Volume 3 Supplement 1

Abstracts of the Breast Cancer Immunotherapy Symposium (BRECIS): Sidra Symposia Series

Open Access

Synergistic antitumor interaction between valproic acid and capecitabine in breast cancer

  • Manuela Terranova-Barberio1,
  • Elena DI Gennaro1,
  • Maria Serena Roca1 and
  • Alfredo Budillon1
Journal for ImmunoTherapy of Cancer20153(Suppl 1):P4

DOI: 10.1186/2051-1426-3-S1-P4

Published: 14 August 2015

Capecitabine, commonly used in different settings for metastatic breast cancer, is an inactive prodrug that take advantage of the tumor elevated levels of thymidine phosphorylase (TP), a key enzyme for its conversion to 5-florouracil. Potentiation of anticancer activity of capecitabine is required to improve its therapeutic index.

We demonstrated that histone deacetylase inhibitors (HDACi), including the anti-epileptic valproic acid (VPA), induced dose and time-dependent upregulation of TP transcript and protein in breast cancer cells but not in non-tumorigenic MCF-10A cell line. By using siRNA or isoform specific HDACi we demonstrated that HDAC-3 is the main isoform whose inhibition is involved in TP modulation. Combined treatment of HDACi, including VPA, and capecitabine resulted in synergistic/additive antiproliferative and proapoptotic effects in all cell lines tested. TP knockdown experiments demonstrated the crucial role of TP modulation in the synergism observed. The synergistic antitumor effect between VPA and capecitabine was also demonstrated in vivo in a breast cancer xenograft model, but not in xenografts from TP-knocked cells, confirming in vitro data. Overall, this study suggests that the combination of an HDACi, such as valproic acid, and capecitabine, is an innovative antitumour strategy and warrants further clinical evaluation for the treatment of metastatic breast cancer.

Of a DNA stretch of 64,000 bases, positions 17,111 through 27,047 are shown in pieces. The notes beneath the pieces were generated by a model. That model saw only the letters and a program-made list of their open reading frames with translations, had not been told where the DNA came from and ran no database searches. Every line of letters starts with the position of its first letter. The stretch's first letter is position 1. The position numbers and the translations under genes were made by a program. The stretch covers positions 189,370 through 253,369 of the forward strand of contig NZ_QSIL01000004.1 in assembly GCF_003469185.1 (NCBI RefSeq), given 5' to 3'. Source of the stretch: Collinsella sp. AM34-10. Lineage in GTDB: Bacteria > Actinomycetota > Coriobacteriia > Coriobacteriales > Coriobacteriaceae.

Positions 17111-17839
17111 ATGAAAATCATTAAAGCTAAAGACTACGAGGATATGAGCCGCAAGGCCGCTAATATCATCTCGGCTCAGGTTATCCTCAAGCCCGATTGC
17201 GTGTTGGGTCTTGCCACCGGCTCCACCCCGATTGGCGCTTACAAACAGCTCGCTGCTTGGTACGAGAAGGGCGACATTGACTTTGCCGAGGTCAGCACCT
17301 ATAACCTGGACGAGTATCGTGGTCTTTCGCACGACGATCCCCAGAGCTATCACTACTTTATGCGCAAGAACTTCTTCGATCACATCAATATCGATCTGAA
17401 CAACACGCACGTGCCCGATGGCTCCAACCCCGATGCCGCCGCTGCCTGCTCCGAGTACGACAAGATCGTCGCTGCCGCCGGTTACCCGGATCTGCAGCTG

Authors’ Affiliations

(1)
IRCCS National Cancer Institute G. Pascale

Copyright

© Terranova-Barberio et al. 2015

This article is published under license to BioMed Central Ltd. This is an Open Access article distributed under the terms of the Creative Commons Attribution License (http://creativecommons.org/licenses/by/4.0), which permits unrestricted use, distribution, and reproduction in any medium, provided the original work is properly cited. The Creative Commons Public Domain Dedication waiver (http://creativecommons.org/publicdomain/zero/1.0/) applies to the data made available in this article, unless otherwise stated.

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